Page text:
PARIS (Reuters) – Coronavirus infection rates in France have slowed further and the number of COVID-19 patients in hospital and intensive care continued to fall, health ministry figures showed, a sign that social distancing is keeping contagion in check for now.
FILE PHOTO: A woman, wearing a protective face mask, sits on the beach of the Promenade des Anglais, after France reopened its beaches to the public as it softens its strict lockdown rules following the outbreak of the coronavirus disease (COVID-19), in Nice, France, May 21, 2020. REUTERS/Eric Gaillard
Nearly two weeks after lockdown ended, health ministry data on Saturday showed the number of confirmed cases rose by 250 to 144,806 over 24 hours, an increase of 0.2%, below the average 0.3% increase of the past seven days and well below the average 0.8% increase seen in the last week of lockdown.
Italy and Spain have also reported confirmed cases going up by 0.3% on average in the past seven days.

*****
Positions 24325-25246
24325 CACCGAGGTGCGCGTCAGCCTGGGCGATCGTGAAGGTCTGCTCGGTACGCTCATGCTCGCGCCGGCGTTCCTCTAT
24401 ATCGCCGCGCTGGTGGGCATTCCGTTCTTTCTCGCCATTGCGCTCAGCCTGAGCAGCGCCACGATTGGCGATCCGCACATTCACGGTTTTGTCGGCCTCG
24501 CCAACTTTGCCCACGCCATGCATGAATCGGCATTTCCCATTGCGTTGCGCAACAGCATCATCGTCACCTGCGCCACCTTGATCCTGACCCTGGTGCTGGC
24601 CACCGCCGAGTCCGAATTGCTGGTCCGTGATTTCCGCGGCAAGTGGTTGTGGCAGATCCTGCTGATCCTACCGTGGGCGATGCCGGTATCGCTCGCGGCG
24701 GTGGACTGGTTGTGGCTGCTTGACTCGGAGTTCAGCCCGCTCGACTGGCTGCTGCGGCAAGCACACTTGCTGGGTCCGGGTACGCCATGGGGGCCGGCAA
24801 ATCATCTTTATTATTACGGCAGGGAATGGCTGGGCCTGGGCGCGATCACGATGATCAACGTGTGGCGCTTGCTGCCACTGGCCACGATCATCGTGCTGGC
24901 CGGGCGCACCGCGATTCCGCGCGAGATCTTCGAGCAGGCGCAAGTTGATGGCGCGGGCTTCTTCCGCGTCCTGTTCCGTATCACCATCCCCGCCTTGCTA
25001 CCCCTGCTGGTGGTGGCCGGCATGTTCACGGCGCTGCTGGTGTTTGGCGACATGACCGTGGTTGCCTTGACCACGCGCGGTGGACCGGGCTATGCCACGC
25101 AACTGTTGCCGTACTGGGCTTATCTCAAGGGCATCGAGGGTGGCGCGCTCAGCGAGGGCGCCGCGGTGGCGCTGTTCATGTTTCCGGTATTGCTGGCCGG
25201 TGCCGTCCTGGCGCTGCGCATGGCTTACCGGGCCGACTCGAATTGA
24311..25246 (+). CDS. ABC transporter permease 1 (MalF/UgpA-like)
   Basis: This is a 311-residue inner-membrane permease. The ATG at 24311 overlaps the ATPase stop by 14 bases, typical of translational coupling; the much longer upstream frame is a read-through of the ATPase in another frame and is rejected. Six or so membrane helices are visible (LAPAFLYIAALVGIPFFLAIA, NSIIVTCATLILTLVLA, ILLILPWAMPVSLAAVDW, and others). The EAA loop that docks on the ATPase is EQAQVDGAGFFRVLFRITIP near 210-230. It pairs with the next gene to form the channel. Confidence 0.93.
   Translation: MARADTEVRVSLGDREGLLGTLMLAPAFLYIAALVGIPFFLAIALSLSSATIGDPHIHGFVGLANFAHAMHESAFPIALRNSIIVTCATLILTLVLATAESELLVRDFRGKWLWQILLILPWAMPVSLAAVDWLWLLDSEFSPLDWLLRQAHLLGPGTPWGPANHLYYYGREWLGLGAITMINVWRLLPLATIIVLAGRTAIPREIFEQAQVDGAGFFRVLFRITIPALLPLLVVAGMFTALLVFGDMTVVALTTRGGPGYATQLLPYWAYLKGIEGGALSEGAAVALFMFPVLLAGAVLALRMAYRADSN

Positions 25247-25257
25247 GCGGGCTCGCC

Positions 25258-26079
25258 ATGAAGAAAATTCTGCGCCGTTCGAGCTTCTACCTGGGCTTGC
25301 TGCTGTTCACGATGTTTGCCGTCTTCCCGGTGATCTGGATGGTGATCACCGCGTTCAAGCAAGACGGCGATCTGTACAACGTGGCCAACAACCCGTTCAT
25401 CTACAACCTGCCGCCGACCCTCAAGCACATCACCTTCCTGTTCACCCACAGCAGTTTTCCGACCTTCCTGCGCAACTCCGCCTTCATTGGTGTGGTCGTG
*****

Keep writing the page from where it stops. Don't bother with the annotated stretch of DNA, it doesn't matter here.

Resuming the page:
The number of people in hospital with coronavirus in France fell by 205 to 17,178 on Saturday, continuing a gradual decline that has continued for more than five weeks since a high of 32,292 on April 14. The number of people in intensive care fell by 36 or 2.1% to 1,665, a slide that has been uninterrupted for six weeks since the April 8 peak at 7,148.
Both numbers are key measures of a national health system’s ability to cope with the epidemic.
The French government is watching the infection rate and the hospital numbers closely in order to decide whether to loosen lockdown measures further in the weeks ahead.
The ministry said France’s cumulative coronavirus death toll stood at 28,332, an increase of 117 or 0.4% compared to Thursday. Friday’s death toll data were not available.
The ministry said it will update the death toll again on Monday.
After showing a higher death toll than Spain for 10 days, France again fell below Spain, which reported an increase of several hundred deaths on Friday.
On Saturday, Spain’s cumulative death toll stood at 28,678, or 346 more than France, making Spain again the country with the world’s fourth-highest death toll after the United States, Britain and Italy.
Reporting by Geert De Clercq; editing by David Evans
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